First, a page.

Mother Bequeaths iPad to Sons, Apple Refuses to Unlock it

Discussion in 'Apple iPad News' started by RaduTyrsina, Mar 6, 2014.

  1. RaduTyrsina
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    RaduTyrsina News Team

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    _73387086_josh-5.jpg

    Andrea Grant, a 59-year-old woman from the UK, passed away due to cancer and she left her sons Josh and Patrick as the co-executors of her will and estate. Grant wanted her estate to be equally split among her five boys.The brothers decide that the eldest son, Patrick, should receive the iPad that she was using. However, neither one of the brothers did not know the Apple ID and password needed to unlock the iPad.

    After having requested Apple to unlock the iPad, they had to turn over a death certificate, copy of the will and an attorney's letter, but this wasn’t enough as Apple was asking for written consent - which was obviously impossible -, or a court order in order to unlock the tablet. One of the brothers, Josh Grant, says the following:

    Apple’s security measures for such situations are designed to prevent unauthorised access to Apple users' online iCloud accounts, which could include personal information, such as documents, photos and messages. We can only hope that Apple will make an exception in this case, since it has already been written and spoken about on many important online outlets. Grant also said the following on his personal blog:

    What we can learn from this is that if you plan on bequeathing your Apple device, then you need to make sure that you include the Apple ID and password, as well.

    Source: Independent
  2. The ~Seraphim~
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    The ~Seraphim~ iPad Junkie

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    I think this is stupid. Apple should allow and exception to things like this!
  3. leelai
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    leelai Administrator Staff Member

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    Apple has really dropped the ball here.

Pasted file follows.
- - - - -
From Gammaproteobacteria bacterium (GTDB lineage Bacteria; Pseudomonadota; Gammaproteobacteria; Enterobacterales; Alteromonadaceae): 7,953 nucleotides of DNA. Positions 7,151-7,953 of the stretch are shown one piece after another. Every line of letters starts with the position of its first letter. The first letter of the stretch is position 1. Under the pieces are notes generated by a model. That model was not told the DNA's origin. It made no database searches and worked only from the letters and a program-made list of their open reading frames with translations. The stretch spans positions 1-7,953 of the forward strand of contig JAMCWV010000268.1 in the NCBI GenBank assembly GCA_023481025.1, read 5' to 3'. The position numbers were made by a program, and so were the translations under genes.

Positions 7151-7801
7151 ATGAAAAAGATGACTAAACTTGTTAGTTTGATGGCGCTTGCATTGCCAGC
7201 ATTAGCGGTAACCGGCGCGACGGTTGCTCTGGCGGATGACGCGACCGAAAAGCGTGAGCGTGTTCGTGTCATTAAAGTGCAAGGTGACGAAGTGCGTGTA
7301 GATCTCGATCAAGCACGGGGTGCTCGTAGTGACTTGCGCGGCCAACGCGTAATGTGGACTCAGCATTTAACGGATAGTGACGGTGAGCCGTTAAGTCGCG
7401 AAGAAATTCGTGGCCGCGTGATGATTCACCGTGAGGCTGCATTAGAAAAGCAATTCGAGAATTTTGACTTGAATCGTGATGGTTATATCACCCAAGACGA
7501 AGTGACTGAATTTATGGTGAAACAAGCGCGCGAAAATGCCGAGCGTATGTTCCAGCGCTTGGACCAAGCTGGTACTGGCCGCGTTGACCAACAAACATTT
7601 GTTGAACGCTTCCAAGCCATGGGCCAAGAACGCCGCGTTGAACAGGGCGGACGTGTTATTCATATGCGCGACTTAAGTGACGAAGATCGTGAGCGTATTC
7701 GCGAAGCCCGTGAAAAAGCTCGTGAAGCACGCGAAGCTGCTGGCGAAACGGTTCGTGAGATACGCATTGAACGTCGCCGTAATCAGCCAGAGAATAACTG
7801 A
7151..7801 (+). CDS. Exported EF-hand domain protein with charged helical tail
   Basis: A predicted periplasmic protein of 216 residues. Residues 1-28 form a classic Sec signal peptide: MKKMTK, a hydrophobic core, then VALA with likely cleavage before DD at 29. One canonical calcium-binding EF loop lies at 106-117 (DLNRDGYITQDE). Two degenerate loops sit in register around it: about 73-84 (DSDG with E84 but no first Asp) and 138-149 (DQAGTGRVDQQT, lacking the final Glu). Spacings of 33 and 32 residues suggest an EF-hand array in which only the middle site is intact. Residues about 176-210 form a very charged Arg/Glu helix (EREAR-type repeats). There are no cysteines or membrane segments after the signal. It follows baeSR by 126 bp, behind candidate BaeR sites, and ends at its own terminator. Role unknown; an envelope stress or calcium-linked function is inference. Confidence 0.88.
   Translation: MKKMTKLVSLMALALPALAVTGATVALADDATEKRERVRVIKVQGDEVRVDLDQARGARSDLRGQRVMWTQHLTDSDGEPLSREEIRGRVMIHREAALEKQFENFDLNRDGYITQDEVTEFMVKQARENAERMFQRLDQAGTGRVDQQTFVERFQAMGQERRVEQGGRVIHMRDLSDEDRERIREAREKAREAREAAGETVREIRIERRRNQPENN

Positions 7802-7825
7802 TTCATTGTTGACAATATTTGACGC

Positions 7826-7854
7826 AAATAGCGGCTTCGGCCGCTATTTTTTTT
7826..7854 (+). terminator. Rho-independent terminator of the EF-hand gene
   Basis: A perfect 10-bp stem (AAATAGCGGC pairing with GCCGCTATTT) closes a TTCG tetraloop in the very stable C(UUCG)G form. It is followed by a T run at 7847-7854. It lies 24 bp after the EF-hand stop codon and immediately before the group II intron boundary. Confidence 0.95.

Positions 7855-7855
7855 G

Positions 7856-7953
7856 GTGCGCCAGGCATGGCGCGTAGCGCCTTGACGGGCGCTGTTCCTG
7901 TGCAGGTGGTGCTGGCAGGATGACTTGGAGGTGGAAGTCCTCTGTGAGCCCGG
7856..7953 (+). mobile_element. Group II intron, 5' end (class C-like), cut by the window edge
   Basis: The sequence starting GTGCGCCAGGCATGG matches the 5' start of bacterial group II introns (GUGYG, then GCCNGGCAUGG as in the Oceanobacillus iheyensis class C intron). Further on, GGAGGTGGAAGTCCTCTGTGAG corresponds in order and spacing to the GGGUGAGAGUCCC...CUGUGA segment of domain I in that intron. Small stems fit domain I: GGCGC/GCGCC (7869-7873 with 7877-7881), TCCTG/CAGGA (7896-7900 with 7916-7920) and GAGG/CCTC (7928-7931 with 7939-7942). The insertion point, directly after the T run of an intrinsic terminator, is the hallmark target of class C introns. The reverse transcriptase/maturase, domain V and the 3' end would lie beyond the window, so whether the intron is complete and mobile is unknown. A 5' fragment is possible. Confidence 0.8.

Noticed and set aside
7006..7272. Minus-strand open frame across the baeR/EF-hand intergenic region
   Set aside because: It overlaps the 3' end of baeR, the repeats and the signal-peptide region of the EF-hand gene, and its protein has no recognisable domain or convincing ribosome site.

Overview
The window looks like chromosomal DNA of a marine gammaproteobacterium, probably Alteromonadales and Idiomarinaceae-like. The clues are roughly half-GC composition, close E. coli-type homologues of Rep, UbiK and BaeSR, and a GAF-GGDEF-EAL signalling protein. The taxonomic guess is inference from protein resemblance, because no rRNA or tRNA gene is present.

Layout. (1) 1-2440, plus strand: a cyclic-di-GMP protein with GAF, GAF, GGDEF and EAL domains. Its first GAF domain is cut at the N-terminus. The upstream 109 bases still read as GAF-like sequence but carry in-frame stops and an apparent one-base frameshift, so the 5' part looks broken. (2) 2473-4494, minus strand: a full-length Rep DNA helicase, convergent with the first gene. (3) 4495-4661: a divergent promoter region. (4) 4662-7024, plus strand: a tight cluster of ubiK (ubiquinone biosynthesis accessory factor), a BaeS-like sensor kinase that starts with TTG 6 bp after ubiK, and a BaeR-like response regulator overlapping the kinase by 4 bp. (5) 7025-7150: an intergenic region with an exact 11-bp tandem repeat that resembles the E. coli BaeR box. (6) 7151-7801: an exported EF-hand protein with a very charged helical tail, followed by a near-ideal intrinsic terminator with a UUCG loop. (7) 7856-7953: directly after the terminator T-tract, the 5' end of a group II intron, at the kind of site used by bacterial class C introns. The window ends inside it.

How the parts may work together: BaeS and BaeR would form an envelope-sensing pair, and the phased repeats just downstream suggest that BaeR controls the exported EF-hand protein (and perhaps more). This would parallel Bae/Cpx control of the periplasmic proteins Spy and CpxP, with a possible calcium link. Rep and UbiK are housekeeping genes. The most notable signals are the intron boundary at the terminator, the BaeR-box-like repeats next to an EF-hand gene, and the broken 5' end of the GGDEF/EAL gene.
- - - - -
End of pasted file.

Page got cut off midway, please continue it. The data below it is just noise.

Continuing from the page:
Fancy asking for the Will, Death Certificate and an Attorney's letter and then after the family complies they ask for more.

    Just not nice at all to do this to them at this time!
  4. scifan57
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    scifan57 Super Moderator Staff Member

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    A court appointed executor of an estate has full legal authority to conduct any business on behalf of the estate. Apple does not have a legitimate reason to refuse the executors request.

    The sad thing is, it will probably take someone willing and able to take Apple to court over this to get them to change their policy.
  5. The ~Seraphim~
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    The ~Seraphim~ iPad Junkie

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    The problem with security freaks like apple, they are just too hard headed.
  6. parcas1
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    parcas1 iPF Novice

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    Snag is, executing a will requires legal proof of a death and legal title in most countries. Here in the UK I am following probate for my late Mother's will and the paperwork and personal identity proof I have had to provide to close down a joint account we held has been extensive and annoying, but ultimately it protects Mum's estate and the bank.

    And you can imagine the Applephobes who are leaping all over this - predictably The Independent here in the UK, probably the BBC eventually - if Apple just handed over the details without all the 'duty of care' legal stuff.

    And there is a potential court case whether leaving a computer as property includes the information locked in the computer by its owner, my non-legal mind tells me.
  7. ardchoille
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    ardchoille iPad Addict